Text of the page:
- Darcy

Mindy March 3, 2009 at 5:06 PM  

Hey, Darcy...yeah, I didn't want to force people to read my stuff, so I didn't advertise it widely. Glad you found it since you are the star of this recipe!

And hazelnuts are about the only nut I can stand in sweets!

Anonymous,  October 11, 2010 at 7:31 PM  

I only now just noticed this is from last year...it is in the oven at this moment! thanks, looks great!

Jillian,  November 5, 2010 at 7:00 PM  

Just made this bread. It was very moist and delicious and it's not too sweet so it's excellent. My family loves it too, said it's the best pumpkin bread they have ever had. And of course I made it from real pumpkin. I followed the ingredients exactly besides two things, I didn't have ground cloves and I added 1 1/2 teaspoons of pure vanilla extract.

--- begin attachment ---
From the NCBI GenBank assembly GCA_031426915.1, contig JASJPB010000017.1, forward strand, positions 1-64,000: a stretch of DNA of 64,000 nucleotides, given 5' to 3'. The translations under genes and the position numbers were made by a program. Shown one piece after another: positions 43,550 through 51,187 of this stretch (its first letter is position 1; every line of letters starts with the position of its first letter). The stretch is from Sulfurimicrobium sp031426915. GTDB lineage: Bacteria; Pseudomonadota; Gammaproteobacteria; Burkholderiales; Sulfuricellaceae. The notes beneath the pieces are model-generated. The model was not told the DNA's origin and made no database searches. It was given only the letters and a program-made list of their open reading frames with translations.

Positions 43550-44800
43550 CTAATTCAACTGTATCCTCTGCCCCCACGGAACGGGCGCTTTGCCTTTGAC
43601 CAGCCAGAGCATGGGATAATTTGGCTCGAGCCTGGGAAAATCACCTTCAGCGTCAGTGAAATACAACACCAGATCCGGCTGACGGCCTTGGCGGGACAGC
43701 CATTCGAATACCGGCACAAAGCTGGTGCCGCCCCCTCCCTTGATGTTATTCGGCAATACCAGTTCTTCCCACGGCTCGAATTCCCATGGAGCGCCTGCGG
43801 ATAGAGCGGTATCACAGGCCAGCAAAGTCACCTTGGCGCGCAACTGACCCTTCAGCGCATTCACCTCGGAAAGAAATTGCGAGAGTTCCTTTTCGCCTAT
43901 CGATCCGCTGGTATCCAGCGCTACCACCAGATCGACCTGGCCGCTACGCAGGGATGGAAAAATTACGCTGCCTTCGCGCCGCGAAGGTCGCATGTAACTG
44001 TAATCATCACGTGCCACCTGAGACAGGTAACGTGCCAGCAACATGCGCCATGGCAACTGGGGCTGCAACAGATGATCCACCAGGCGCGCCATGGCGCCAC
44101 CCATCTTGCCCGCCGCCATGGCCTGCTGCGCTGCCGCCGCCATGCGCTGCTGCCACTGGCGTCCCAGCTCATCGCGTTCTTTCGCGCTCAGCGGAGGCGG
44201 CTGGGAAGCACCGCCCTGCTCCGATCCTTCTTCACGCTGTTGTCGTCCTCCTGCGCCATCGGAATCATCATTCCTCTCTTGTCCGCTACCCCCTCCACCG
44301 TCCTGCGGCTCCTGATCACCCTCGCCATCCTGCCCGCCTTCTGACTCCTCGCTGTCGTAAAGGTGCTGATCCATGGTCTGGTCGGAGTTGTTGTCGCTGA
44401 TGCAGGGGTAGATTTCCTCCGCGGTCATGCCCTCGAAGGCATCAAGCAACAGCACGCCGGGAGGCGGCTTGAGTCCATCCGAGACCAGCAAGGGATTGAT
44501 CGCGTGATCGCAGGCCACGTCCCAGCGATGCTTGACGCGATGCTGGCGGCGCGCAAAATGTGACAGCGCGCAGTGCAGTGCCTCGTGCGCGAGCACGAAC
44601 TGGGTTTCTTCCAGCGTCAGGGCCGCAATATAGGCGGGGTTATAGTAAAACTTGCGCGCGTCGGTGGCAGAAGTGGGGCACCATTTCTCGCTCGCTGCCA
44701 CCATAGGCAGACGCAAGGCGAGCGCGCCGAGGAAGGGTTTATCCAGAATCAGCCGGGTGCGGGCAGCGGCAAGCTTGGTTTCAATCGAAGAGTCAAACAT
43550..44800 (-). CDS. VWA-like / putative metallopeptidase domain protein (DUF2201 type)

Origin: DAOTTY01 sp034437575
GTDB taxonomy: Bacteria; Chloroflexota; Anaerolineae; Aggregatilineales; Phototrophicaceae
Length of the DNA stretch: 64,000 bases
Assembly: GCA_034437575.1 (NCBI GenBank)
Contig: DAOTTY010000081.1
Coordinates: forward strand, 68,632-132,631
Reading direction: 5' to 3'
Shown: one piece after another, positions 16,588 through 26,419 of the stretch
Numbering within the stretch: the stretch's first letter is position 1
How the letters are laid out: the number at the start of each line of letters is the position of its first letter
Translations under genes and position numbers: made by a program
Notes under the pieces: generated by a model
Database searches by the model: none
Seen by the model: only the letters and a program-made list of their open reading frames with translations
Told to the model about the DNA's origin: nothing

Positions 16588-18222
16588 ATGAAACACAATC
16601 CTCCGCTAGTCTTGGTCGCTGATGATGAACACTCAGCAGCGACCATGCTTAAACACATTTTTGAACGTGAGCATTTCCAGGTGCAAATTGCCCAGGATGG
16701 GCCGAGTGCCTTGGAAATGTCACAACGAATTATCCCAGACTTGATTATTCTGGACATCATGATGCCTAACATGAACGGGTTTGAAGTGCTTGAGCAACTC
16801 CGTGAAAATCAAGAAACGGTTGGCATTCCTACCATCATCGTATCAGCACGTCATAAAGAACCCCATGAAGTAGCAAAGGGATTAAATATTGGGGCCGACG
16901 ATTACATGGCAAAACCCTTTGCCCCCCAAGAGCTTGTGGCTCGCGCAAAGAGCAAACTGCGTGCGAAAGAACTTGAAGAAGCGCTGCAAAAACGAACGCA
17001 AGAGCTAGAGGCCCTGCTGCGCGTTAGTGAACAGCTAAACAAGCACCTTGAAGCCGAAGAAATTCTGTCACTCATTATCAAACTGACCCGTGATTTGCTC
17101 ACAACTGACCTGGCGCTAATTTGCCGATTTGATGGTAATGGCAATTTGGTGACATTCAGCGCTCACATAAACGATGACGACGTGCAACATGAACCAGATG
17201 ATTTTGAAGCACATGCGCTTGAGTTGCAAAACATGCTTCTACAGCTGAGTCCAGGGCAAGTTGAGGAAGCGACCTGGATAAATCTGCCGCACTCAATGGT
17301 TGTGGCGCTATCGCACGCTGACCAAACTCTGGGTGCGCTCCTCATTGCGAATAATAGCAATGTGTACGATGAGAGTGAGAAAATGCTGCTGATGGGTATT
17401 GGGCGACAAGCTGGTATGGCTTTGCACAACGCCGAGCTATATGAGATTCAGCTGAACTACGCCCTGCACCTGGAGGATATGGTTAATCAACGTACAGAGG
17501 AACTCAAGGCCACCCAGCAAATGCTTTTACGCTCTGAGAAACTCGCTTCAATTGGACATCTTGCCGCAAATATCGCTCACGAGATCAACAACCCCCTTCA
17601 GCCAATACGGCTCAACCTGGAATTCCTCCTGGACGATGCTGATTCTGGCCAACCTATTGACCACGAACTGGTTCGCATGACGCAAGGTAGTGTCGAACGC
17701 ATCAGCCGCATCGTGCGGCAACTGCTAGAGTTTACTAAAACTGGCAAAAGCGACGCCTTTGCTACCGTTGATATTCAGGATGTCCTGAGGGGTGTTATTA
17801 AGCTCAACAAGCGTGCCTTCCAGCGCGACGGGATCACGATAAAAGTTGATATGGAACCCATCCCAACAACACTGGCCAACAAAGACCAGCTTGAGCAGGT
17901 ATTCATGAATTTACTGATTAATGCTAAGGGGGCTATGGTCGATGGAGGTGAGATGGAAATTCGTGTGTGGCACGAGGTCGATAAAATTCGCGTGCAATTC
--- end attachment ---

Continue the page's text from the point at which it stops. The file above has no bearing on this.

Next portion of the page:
Mindy November 5, 2010 at 7:35 PM  

Thanks, Jillian...I'm glad it worked out well for you! Great idea about the vanilla--I tried a new recipe this week and decided it needed vanilla too. Maybe I should take my own advice on this recipe as well!

Darcy November 23, 2010 at 11:18 PM  

Baking some pumpkin bread right now! I wanted to reference your version since I think we agreed yours works out better than the original, and I never updated my saved version online.

Related question, although it doesn't really matter now since the bread is almost done...but do you know why cooked pumpkin would still be stringy? Did I not cook it long enough or was it just a different type of pie pumpkin? I didn't puree it in a blender (don't have a good one) - just mashed it with a potato masher. That method worked perfectly fine for some other pumpkins I pureed before. I just bought them from a different place.